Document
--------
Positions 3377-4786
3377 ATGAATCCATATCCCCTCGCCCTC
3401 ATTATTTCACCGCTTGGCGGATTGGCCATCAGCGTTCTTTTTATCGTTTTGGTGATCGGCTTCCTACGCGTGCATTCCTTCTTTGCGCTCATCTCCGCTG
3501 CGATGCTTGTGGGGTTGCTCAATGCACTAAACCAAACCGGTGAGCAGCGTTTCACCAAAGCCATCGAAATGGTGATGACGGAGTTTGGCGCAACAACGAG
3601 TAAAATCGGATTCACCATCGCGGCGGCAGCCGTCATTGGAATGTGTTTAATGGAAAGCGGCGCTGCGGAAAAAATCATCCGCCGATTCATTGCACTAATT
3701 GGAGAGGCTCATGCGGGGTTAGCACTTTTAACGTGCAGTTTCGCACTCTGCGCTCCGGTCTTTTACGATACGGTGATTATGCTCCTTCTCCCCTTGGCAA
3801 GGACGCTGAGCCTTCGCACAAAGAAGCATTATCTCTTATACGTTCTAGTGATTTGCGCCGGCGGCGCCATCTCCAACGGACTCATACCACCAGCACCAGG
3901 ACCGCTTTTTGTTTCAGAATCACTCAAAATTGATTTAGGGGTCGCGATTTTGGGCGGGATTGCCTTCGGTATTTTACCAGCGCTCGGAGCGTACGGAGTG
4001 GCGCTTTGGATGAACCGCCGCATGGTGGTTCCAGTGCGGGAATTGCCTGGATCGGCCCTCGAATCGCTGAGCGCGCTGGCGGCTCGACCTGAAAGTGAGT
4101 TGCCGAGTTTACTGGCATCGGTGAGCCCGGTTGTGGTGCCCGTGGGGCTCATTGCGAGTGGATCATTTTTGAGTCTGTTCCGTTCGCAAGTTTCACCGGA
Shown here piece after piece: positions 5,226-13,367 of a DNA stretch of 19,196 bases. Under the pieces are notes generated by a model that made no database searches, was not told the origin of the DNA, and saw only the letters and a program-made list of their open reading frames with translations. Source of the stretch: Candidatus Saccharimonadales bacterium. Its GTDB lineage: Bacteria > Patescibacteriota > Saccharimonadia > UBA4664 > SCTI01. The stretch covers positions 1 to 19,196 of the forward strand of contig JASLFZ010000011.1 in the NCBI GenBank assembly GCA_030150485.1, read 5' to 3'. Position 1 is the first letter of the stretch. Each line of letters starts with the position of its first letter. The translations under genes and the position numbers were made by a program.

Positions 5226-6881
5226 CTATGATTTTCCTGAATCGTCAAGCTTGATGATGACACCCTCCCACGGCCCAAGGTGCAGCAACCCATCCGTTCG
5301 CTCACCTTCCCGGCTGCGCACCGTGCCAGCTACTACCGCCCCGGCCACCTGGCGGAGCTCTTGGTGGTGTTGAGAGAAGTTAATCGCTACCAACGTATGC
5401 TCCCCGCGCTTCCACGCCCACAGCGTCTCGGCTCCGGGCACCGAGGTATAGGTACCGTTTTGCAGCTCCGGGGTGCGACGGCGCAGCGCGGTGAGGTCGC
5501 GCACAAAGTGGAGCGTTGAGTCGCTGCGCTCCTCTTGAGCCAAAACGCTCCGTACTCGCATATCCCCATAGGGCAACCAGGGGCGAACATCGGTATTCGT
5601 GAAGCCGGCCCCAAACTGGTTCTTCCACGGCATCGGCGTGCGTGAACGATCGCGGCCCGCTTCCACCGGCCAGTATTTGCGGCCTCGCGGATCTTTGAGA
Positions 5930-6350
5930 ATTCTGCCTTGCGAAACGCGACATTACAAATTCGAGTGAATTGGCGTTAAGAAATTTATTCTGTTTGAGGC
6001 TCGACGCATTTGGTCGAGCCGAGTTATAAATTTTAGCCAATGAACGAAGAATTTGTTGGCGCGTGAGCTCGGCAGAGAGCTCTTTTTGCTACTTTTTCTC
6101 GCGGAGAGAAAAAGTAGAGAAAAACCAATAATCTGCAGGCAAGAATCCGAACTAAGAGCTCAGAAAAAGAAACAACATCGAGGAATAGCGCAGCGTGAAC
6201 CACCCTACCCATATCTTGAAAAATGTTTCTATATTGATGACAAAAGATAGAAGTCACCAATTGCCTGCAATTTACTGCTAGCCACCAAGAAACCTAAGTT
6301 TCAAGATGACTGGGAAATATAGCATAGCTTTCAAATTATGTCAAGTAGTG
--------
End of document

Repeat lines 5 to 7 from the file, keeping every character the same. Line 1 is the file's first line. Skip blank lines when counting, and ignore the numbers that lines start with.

3601 TAAAATCGGATTCACCATCGCGGCGGCAGCCGTCATTGGAATGTGTTTAATGGAAAGCGGCGCTGCGGAAAAAATCATCCGCCGATTCATTGCACTAATT
3701 GGAGAGGCTCATGCGGGGTTAGCACTTTTAACGTGCAGTTTCGCACTCTGCGCTCCGGTCTTTTACGATACGGTGATTATGCTCCTTCTCCCCTTGGCAA
3801 GGACGCTGAGCCTTCGCACAAAGAAGCATTATCTCTTATACGTTCTAGTGATTTGCGCCGGCGGCGCCATCTCCAACGGACTCATACCACCAGCACCAGG